Platform Communications Views

PR 2.0 – time for fresh thinking in the new digital economy

Gay Bell

This is a critical time for everyone in business and not least for those of us in PR. I saw an advert the other day that said ‘there is no such thing as business as usual’ and that got me thinking about and that got me thinking about how all this forced change could be harnessed for future good.  With strategies in question and budgets under fire there has never been a bigger need for measurable feedback on PR impact and for change to drive PR into a Web 2.0 world.

I will let you into a secret, 2009 is my 25th year in PR. I guess I should be coming over all gravitas like, bemoaning the death of Fleet Street, and talking about the good old days and how much I miss them. But if I’m honest there isn’t a lot to miss, because if I’m really honest, not a lot has changed in PR over the past few decades. Okay so technology has changed some basic working practices – my PC and iPhone make me more efficient, but those changes are not exclusive to PR. Of course, public perception of PR has changed – in the UK we have the Labour party to credit for the rise of ‘spin’ and the media manipulations of reality TV D-listers to thank for ensuring that everyone seems to have an opinion about what PR is.

But as I look at the last 25 years I don’t see a major step change, no fundamental shift at the core. When I started in PR it was a one-to-many form of communications, driven by press releases which were distributed by post and fax (I missed the carrier pigeon and pony express). These press releases were a close kept secret – I remember many a mission to get hold of a competitor press release for a client – it was true industrial espionage and left the hangover of exhibition press rooms with guards on the doors. Then along came the internet, email and the mobile phone – well it was all going to change now wasn’t it? But no, we just replaced the stamp licking and fax jams with email databases, web distribution and SMS, expanding the one to many reach of the press release, without fundamentally changing it. News became global, and announcements public domain – it was change, but not world shattering.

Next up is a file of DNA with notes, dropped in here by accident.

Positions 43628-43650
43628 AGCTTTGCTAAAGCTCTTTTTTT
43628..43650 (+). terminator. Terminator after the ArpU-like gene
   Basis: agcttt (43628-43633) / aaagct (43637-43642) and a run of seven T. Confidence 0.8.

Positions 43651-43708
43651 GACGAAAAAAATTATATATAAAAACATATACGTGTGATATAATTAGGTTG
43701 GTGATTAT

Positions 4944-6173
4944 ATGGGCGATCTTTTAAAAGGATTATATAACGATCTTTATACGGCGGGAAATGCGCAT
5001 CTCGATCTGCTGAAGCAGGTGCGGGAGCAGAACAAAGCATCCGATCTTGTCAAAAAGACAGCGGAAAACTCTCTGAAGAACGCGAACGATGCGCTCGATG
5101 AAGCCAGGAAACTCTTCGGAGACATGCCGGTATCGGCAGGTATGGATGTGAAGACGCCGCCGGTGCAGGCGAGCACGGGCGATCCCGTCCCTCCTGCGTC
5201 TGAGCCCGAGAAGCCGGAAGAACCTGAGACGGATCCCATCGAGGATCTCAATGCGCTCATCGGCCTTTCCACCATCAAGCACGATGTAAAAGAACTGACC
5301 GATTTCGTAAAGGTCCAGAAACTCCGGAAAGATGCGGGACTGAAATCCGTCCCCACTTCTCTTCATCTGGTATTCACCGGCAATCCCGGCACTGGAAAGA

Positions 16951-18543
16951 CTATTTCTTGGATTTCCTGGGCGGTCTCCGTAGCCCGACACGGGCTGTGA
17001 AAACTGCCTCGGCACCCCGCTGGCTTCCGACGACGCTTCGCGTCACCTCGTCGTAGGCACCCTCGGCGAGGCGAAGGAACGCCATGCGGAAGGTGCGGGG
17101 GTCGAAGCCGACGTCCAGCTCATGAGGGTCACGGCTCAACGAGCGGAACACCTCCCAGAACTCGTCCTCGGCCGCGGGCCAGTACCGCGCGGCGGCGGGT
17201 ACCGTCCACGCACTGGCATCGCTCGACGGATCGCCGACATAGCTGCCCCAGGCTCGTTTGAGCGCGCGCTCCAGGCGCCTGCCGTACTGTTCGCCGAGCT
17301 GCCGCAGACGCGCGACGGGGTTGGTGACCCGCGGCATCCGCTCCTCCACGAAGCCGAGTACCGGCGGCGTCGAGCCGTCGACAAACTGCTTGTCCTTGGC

Today, I believe we are at the edge of the first serious change in PR for 25 years. The media environment is undergoing rapid change and the next generation of media producers and consumers want to receive and distribute information in a different way. In fact, this process is already underway in the television and TMT (technology, media and telecommunications) sectors where the race is on to deliver personalized services to consumers. The mass-market adoption of broadband has revolutionized the media and seen a dramatic increase of media outlets, alongside fragmentation of audiences, niche and ultra niche content specializations and the emergence of user generated content.

There is also a new kind of media – social media – that is most commonly understood in the context of blogs, on line communities and social networking. The more savvy media organizations are adapting to the threats and opportunities that social media presents.

PR must evolve to ensure that social media, with its fragmentation of audiences and new intermediaries, becomes an opportunity rather than a threat. I see PR 2.0 as a 360 degree communications platform, blending tried and tested PR methods with new Web 2.0 style tactics to deliver a personalised PR approach that creates individual connections with stakeholders. PR 2.0 converts the traditional passive audience for your messages, into interactive participants that play a role in your story. In PR 2.0 the press release loses primacy and becomes one of many multi-dimensional communication assets, including; Blogging, micromedia blogging (e.g. Twitter), discussion groups, video (YouTube, web-site, etc.), audio (e.g. Podcast), social networking profiles/groups and Wikipedia seeding.

Most importantly, in today’s pressurized economy, PR 2.0 will help companies to exploit the dramatic changes taking place in the digital landscape and deliver relevant messages, closer targeting, higher quality coverage and more visibility – and that’s certainly what success looks like for all of our clients.